Provider downtime - You can avoid this by using multi-tenant architecture and choosing a top-notch provider, but it’s still something to consider.
Integration - Connecting your systems to a cloud server can be difficult. There might be latency issues, compatibility issues, or even firewall issues, accelerateIT are experienced expert with integrations.
Why physical servers are still important
Physical servers are still a vital part of any organization’s infrastructure. This is especially true for organizations that have specific security or compliance requirements that can only be met by a dedicated server.
Resiliency - While many cloud providers promise 99.99% uptime, server failure is still a concern. If your entire application is hosted on a single cloud server, a hardware failure could take down your entire system. Dedicated servers, on the other hand, are designed to run 24/7, even if individual components fail.
Security - Physical servers are designed for single-tenant use. This means that you can control the hardware, the OS, and the software that is installed. It’s much easier to meet specific compliance or security requirements when you have full control over the physical infrastructure.
How to decide: Physical or cloud?
Deciding whether to use physical servers or cloud servers comes down to your specific needs. Think about your organization’s requirements, such as availability, security, and budget.
Availability - A single point of failure is one of the biggest issues with cloud architectures. Dedicated servers, on the other hand, are designed for continuous uptime. Security - Cloud servers are often more secure than physical servers, especially if you host them in a public cloud environment. However, you have less control over the hardware, OS, and software if you use a cloud provider.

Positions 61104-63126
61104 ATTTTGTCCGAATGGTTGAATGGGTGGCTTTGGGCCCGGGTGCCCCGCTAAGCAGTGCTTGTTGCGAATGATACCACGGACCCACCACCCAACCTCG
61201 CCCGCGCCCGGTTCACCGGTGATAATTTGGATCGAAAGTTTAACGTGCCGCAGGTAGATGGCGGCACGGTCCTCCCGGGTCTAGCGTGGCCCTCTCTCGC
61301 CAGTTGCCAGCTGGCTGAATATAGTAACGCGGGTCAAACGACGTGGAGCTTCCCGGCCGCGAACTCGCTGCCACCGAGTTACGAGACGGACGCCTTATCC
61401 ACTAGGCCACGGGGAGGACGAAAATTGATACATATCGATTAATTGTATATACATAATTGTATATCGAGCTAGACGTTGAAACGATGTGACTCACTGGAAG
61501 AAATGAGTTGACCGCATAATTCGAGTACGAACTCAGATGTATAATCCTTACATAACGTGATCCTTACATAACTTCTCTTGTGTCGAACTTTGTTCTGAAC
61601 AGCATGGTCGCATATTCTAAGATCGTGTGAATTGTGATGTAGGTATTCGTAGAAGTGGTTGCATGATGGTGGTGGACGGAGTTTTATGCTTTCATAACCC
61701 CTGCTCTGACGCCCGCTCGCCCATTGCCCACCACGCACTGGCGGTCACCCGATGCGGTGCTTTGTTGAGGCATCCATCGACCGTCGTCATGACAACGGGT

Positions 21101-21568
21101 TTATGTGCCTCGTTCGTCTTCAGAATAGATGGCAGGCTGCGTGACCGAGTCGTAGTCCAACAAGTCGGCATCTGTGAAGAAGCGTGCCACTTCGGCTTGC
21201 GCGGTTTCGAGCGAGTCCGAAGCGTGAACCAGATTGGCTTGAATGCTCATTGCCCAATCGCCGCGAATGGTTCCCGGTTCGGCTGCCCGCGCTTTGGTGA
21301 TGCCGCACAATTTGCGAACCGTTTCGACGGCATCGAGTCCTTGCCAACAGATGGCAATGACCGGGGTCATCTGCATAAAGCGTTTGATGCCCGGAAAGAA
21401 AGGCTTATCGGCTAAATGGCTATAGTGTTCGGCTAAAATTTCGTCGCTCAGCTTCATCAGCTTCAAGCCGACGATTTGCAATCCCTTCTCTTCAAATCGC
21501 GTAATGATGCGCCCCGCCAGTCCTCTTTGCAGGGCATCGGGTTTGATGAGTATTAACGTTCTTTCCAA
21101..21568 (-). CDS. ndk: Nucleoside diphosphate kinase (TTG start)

Budget - The initial capital outlay for physical servers is usually higher than the cost of renting cloud servers.
Architecture - You might have to redesign your current architecture if you decide to move to cloud servers. If the architecture of your current systems is not suitable for cloud architecture, you will have to replace them. This could be costly, both in terms of money and time.
Make the right call with guidance from accelerateIT
Even though the cloud is here to stay, and its advantages are only increasing, It might not be ideal for your environment. Deciding which hosting option is best for your business can be a daunting task. Your business needs might have changed and you might be overpaying for a solution that's been outgrown by your needs. accelerateIT has 17 years of industry experience with up-to-date knowledge. We will assess your business needs and advise on the right server hosting solution for your business that will increase up-time, improve your business processes and ultimately save on costs.
accelerateIT is a Managed services provider with fixed priced support packages. Our solutions and services include managed services, technical support, cloud services, cyber security solutions, server management and IT infrastructure.